Peter Burnett spent his youth in Missouri. He returned to Tennessee where he worked as a hotel clerk and as a clerk in a country store. Burnett purchased the store in 1829. In 1830, Peter returned to Missouri with 62 ½ cents in his pocket. Burnett took up the study of law and by 1839 was working as one of the defense counsels for Joseph Smith, Jr., and several other Mormon leaders who were under indictment for treason, arson and robbery. Defense counsel moved for a change of venue and while transporting the prisoners, they escaped to Illinois.
In 1842, after reading a congressional report on Oregon, Burnett decided to move his family there. He quickly organized a wagon train, which left for the Oregon territory on May 8, 1842 and arrived in the territory in early October of the same year. Burnett tried his hand at farming, but was unsuccessful. He turned to politics and was elected to 1844 Legislative Committee of Oregon tasked with the organizing a provisional government.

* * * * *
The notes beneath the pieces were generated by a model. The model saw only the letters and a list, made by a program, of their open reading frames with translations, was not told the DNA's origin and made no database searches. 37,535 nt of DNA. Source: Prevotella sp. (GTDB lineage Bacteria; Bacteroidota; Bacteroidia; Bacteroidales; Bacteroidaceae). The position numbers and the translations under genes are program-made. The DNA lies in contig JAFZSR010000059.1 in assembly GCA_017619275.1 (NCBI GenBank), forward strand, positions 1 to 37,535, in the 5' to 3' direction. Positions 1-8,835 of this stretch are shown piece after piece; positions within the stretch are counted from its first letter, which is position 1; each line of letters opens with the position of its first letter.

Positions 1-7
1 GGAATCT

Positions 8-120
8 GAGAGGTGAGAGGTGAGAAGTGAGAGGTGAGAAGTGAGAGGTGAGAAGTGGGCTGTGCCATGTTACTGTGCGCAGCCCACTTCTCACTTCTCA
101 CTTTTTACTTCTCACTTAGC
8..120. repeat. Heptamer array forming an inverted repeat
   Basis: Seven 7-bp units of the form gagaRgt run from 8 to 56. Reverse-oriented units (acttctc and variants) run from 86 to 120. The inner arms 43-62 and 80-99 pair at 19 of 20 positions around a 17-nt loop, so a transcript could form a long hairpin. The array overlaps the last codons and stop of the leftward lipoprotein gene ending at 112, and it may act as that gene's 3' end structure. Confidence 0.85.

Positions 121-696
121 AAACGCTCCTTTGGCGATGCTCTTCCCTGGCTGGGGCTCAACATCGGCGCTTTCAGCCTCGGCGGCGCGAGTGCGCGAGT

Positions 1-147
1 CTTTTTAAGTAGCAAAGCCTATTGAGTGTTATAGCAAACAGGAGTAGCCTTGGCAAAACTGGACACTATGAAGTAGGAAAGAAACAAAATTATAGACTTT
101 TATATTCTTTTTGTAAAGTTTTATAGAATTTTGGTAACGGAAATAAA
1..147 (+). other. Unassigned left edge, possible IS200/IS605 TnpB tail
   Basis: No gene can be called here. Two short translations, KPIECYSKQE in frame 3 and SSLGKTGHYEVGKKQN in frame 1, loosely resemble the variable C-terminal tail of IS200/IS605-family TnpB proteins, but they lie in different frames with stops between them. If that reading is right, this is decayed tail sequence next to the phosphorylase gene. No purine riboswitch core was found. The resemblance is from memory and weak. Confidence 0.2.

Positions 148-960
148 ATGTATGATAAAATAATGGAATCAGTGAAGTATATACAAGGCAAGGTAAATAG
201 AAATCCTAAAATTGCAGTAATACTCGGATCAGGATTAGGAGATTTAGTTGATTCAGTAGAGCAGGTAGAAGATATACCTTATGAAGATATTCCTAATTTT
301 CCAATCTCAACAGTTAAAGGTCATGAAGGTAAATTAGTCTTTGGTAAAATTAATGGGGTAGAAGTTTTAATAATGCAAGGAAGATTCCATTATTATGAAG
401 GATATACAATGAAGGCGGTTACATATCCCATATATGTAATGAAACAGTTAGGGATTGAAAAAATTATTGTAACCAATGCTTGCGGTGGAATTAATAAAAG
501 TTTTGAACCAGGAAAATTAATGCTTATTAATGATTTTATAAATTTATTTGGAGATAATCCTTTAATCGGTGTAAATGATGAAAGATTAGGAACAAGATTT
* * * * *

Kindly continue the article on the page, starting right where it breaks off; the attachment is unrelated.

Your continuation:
As a legislator in Oregon, Burnett proposed that all free blacks be forced to leave the state. Any who failed to leave were to be arrested and flogged every six months until they did leave. There was much public outcry
Burnett was elected governor of California in 1849 – before California had even become a state. After his first annual address received criticism from the legislature, he abruptly resigned from office. Burnett is honored with a memorial in the church at Mission Santa Clara.